In a recent conversation with a friend, we discussed a First Things piece by the Editor, Mr. Reno. He was not opposed to homosexual activity, marriage, or adoption and argued that the position espoused by First Things was inconsistent. My friend suggested that to be consistent in opposing non-procreative sexual activity (that using contraceptives or inherently sterile same-sex activity), First Things could only be consistent if it opposed marriage where one or both parties was sterile. If this understanding of marriage did not oppose sterile heterosexual couples from marrying or adopting children, how could they oppose marriage and adoption for sterile homosexual couples?
Here, the logical failings of the non-traditional argument are relatively obvious – my colleague used the physical defect of infertility to argue for the abandonment of the marital norm of procreative union in order to validate unions that are non-procreative not from defect, but in their very nature. The traditional marriage argument is able to understand this essential distinction between defect and nature. Understanding that infertility is both an evil (a non-moral evil like sickness) and a defect allows traditionalists to uphold the dignity of infertile marriage unions without denying the truth of the Church’s biblical and historical teaching about marriage and sex. The same sex couple’s lack of procreative potential denies the meaning of marriage while the infertile couple’s frustrated potential affirms it. The faithful infertile couple can be an icon of the love between Christ and his Church; the non-traditional argument would destroy that icon by attacking the inherent meaning of marriage.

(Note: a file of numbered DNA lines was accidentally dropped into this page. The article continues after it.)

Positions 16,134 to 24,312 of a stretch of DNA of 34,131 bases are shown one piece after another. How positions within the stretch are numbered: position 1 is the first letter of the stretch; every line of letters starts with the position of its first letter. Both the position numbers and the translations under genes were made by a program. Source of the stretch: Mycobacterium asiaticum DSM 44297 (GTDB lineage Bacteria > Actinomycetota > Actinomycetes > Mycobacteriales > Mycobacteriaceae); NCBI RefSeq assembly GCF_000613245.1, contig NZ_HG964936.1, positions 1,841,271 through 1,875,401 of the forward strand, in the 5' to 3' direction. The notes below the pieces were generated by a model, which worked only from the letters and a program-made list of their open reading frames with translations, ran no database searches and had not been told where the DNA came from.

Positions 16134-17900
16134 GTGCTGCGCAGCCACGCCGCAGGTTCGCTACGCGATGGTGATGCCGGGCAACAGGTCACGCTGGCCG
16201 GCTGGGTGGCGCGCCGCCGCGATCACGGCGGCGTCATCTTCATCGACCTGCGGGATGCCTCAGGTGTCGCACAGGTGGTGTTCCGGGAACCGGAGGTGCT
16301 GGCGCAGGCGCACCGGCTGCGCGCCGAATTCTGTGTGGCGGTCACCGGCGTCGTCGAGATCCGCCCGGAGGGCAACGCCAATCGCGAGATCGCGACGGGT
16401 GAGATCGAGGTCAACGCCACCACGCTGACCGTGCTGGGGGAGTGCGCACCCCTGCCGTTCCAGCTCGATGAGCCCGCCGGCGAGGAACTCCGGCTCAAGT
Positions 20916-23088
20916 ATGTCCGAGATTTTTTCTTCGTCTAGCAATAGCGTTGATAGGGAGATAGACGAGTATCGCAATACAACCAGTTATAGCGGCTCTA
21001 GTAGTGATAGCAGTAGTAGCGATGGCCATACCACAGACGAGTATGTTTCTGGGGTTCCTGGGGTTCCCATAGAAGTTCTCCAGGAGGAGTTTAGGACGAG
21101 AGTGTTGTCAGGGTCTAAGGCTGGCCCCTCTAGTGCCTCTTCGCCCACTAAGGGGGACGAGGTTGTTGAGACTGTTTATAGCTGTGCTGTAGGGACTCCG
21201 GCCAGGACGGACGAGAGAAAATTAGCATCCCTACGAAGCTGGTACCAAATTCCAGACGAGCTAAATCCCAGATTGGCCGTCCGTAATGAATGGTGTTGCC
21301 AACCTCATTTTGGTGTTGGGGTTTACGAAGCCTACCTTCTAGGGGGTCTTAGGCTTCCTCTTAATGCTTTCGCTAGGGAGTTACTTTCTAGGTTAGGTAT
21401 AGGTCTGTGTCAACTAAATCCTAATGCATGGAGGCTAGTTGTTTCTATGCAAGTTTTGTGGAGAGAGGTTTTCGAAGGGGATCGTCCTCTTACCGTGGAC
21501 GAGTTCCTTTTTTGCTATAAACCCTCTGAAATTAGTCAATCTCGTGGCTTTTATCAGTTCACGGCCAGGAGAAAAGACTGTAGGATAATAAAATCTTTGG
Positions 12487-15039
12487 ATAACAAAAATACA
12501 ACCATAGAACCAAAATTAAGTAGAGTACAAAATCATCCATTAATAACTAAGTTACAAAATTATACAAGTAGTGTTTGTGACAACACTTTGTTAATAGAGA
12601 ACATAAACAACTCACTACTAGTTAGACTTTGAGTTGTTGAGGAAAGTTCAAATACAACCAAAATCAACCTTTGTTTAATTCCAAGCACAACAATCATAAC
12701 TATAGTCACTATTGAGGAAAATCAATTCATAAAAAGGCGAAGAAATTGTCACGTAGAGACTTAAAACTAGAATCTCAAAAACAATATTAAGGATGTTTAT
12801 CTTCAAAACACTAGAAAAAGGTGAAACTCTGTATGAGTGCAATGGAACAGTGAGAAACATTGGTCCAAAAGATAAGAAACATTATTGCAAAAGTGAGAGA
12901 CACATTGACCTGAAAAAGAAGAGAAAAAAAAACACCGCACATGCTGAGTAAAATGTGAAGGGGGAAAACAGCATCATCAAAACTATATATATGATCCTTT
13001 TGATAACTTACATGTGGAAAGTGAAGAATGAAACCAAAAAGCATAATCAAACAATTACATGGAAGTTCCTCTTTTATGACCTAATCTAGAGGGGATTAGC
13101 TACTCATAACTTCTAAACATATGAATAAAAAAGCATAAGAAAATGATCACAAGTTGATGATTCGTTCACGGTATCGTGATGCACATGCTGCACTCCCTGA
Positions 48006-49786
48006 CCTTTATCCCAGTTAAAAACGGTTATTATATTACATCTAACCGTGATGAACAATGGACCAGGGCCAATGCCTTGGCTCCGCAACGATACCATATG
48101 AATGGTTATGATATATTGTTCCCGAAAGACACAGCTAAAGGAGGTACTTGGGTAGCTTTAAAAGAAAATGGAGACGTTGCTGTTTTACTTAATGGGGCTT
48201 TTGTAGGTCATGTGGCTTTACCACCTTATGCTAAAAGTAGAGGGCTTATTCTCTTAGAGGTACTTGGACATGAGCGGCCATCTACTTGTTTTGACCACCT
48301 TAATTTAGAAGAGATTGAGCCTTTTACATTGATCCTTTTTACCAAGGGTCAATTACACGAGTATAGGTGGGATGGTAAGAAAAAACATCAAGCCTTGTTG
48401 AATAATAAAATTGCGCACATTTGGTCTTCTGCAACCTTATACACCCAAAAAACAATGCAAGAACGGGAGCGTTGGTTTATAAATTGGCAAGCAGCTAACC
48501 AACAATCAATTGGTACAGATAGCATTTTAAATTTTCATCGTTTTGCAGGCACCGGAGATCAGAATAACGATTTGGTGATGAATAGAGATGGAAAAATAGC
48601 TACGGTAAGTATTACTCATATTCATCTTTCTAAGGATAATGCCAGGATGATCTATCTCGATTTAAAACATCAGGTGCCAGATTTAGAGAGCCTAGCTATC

Rachel Held Evans made a point similar to my friend’s in a November 2014 blogpost entitled “The False Gospel of Gender Binaries.” . She gives the story of her friend, Adrian, who said “I’m intersex, Evangelicals don’t have a category for me, so there’s no real place for me in their church.” Evans then castigates the Church for attempting to fit intersex, transgender, gay, lesbian, or bisexual persons into “rigid gender binaries.” Her argument relies heavily on the feelings and testimonies of the intersex and LGBT persons she has encountered, and she argues that gender, sex, and sexuality ought to be understood as a continuum rather than as polarities because “People do not typically choose their sexual orientations or gender identities the way one might choose to wear a watch or to take cream in their coffee.”
Evans argues that the Gospel must affirm these differences. She asks, “But what sort of gospel is only good news for the majority? What sort of gospel leaves people behind just because they are different?” She dismisses my criticism of building theology around exceptions with the logical leap (or freefall?) of asking, “But if Jesus started with outliers, why shouldn’t we?” She gives the example of the Ethiopian eunuch (who under the Old Testament law could not be a priest) as one such outlier who was accepted by the Apostles. She concludes her post saying, “If the gospel’s not good news for Adrian [her intersex friend], then it’s not good news.”